The following are intended as guidelines--suggestions to review basic concepts that have already been learned but are often discarded or ignored as we struggle to behave as good and caring parents.
Set and implement a reasonable set of rules.
It is most important that parents have a consensus about what is important, and that they convey this philosophy succinctly and clearly to their teen. The most important rule of thumb is that of safely: if a behavior presents a significant risk to the teen's life, it must be forbidden. If a behavior is not life threatening, the second issue is that of character: parents must decide if an issue is central to character-building.
All rules must have value and purpose.
Rules have no value if the parent is not prepared to back them up: parents must truly respect the
values they are holding forth to their teen. A "no drugs" rule will, for example, have little value to the teen if he is aware that his parents smoke marijuana or use alcohol to excess. Rules should also have a purpose, and that is to establish an understanding of cause and effect, e.g., "If I do X,Y will happen. Perhaps I would be better off not doing X." This growing awareness of cause and effect allows the teen the opportunity to begin to abide by a variety of rules which are, ultimately, imposed by society itself.
State your rules clearly.
Rules about home, school and work, and play must be made simple and clear to the teen. If two parents are present, both must agree on each rule--any ambivalence on the part of one parent will be quickly realized by the teen. There is not room for any uncertainty.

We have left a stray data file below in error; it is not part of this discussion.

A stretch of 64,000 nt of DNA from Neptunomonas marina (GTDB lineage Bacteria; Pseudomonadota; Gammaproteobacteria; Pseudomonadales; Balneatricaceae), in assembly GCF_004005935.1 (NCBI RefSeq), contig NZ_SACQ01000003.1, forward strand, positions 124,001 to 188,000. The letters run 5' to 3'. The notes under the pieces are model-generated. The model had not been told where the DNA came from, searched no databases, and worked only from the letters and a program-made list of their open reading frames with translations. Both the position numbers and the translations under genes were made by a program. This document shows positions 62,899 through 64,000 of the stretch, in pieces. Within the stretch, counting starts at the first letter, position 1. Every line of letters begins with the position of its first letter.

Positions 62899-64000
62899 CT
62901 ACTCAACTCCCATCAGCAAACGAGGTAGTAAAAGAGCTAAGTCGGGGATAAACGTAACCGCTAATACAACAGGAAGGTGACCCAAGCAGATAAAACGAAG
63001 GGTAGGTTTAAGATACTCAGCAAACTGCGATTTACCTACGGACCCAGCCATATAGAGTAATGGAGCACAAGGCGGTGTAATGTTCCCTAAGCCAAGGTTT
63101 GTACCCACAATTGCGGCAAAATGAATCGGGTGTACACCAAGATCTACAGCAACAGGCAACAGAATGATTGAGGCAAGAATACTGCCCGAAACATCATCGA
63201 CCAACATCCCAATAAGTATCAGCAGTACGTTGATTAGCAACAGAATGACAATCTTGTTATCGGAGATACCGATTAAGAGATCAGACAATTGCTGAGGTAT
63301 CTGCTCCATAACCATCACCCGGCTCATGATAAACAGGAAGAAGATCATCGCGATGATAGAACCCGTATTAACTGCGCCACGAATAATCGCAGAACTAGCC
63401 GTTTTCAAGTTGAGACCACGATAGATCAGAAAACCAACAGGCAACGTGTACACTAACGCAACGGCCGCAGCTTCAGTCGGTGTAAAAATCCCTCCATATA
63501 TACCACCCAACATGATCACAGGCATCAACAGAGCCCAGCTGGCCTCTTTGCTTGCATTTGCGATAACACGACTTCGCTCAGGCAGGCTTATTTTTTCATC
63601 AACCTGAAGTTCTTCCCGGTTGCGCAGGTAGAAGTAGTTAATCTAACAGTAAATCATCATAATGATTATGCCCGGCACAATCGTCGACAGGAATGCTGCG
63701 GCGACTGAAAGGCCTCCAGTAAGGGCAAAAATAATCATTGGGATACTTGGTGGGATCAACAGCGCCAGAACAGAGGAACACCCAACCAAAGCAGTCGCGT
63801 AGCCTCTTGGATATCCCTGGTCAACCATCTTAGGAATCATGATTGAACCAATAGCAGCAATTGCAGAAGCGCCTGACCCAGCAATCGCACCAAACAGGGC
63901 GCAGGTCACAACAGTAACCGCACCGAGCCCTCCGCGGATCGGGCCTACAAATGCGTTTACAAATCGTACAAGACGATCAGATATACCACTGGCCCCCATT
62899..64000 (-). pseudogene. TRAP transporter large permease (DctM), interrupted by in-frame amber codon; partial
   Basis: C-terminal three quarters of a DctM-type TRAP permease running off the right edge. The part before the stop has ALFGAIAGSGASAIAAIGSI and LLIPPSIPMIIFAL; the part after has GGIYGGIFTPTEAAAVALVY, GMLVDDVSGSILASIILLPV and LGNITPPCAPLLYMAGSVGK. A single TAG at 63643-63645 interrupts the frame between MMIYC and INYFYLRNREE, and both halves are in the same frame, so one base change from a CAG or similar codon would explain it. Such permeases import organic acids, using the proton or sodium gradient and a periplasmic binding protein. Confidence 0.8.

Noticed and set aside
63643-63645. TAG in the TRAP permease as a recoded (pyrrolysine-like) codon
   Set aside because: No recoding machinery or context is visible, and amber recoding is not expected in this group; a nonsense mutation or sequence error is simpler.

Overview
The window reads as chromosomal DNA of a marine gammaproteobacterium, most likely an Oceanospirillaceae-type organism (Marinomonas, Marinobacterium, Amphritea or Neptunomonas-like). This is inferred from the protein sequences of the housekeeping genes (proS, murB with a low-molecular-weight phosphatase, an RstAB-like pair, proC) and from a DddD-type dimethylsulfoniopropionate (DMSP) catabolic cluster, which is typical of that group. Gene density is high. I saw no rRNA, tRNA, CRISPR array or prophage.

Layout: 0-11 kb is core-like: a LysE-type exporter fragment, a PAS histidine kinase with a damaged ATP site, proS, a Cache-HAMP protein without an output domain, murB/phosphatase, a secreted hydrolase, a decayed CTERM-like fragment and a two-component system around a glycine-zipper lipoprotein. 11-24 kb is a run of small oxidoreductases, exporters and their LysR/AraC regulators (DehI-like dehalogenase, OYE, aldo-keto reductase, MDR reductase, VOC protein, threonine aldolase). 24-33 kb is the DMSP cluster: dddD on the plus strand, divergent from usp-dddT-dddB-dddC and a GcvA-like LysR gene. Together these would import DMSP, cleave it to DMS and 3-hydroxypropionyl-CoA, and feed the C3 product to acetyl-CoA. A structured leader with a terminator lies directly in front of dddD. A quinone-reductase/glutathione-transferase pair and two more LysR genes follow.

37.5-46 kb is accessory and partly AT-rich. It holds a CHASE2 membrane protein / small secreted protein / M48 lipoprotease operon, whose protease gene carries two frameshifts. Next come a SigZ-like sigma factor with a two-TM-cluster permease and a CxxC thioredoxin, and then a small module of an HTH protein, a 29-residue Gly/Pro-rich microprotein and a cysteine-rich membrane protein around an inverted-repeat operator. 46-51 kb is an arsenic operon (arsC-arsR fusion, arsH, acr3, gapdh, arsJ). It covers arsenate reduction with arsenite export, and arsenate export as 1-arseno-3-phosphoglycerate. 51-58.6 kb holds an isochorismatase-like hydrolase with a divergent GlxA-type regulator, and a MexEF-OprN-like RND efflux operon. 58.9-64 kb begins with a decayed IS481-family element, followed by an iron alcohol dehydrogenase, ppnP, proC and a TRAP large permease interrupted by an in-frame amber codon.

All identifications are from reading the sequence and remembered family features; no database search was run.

Limit the number of rules you impose.
Avoid being a "micro-manager". Instead, determine which rules you consider truly essential. Stated differently, "Pick your battles". Don't turn your relationship with your teen into a battleground by attempting to impose multiple rules. Instead, allow your teen to develop responsibility by determining most of his actions.
Expect your teen to test the rules.
Teens invariably test the rules. Doing so assures them that their parents mean business. The teen should experience an immediate consequence; this reinforces the teen's belief that breaking the rule is dangerous. Conversely, it means that keeping the rule offers him a sense of safety.
Don't squelch: stick by your guns.
Rules must be consistent and predictable. When parents keep their word, and deliver on promises made, it models reliability for their children. The same goes for teen limits: your rules will have no value whatsoever if you fail to back them up.
Change the rules when it is reasonable and appropriate to do so.
As the teen becomes increasingly responsible, he may naturally resent rules which seemed appropriate at a lesser stage of development. As your teen demonstrates greater and greater ability to run his life effectively, relinquish the task. Growing maturity on the part of your teen should inevitably result in a changing of the rules.